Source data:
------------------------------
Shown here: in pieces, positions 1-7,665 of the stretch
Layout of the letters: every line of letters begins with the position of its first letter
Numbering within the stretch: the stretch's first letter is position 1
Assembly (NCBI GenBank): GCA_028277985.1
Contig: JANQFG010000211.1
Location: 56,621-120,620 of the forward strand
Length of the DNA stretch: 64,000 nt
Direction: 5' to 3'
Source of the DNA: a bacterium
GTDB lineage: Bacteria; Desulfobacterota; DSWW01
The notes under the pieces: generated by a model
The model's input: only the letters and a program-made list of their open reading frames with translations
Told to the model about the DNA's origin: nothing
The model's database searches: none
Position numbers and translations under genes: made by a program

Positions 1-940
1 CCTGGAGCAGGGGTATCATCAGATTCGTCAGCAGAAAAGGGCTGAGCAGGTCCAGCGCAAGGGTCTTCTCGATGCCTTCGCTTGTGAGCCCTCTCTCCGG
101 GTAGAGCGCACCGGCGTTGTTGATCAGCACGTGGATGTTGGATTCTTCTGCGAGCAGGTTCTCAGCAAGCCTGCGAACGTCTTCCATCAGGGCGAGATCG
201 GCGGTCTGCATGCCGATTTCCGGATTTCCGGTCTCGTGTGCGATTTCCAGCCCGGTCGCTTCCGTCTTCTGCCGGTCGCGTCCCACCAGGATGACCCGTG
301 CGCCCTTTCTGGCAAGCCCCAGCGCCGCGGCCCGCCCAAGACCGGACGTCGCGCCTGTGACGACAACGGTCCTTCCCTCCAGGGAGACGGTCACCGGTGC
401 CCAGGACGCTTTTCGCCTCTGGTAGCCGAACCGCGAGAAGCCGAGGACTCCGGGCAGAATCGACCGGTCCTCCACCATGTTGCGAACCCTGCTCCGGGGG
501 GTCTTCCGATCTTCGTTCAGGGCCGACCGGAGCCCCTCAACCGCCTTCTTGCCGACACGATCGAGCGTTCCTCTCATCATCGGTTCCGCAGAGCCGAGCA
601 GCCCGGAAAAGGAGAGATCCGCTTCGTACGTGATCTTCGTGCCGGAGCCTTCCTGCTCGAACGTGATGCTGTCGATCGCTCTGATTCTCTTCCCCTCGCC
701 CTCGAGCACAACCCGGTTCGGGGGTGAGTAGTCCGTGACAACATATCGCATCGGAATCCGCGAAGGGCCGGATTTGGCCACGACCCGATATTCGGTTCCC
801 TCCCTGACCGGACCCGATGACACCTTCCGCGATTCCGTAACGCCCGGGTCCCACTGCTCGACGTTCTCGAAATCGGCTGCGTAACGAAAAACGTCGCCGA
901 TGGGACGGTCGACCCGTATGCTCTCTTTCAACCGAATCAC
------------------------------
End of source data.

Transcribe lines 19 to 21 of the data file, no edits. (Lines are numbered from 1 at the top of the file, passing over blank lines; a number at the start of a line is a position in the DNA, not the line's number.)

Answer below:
201 GCGGTCTGCATGCCGATTTCCGGATTTCCGGTCTCGTGTGCGATTTCCAGCCCGGTCGCTTCCGTCTTCTGCCGGTCGCGTCCCACCAGGATGACCCGTG
301 CGCCCTTTCTGGCAAGCCCCAGCGCCGCGGCCCGCCCAAGACCGGACGTCGCGCCTGTGACGACAACGGTCCTTCCCTCCAGGGAGACGGTCACCGGTGC
401 CCAGGACGCTTTTCGCCTCTGGTAGCCGAACCGCGAGAAGCCGAGGACTCCGGGCAGAATCGACCGGTCCTCCACCATGTTGCGAACCCTGCTCCGGGGG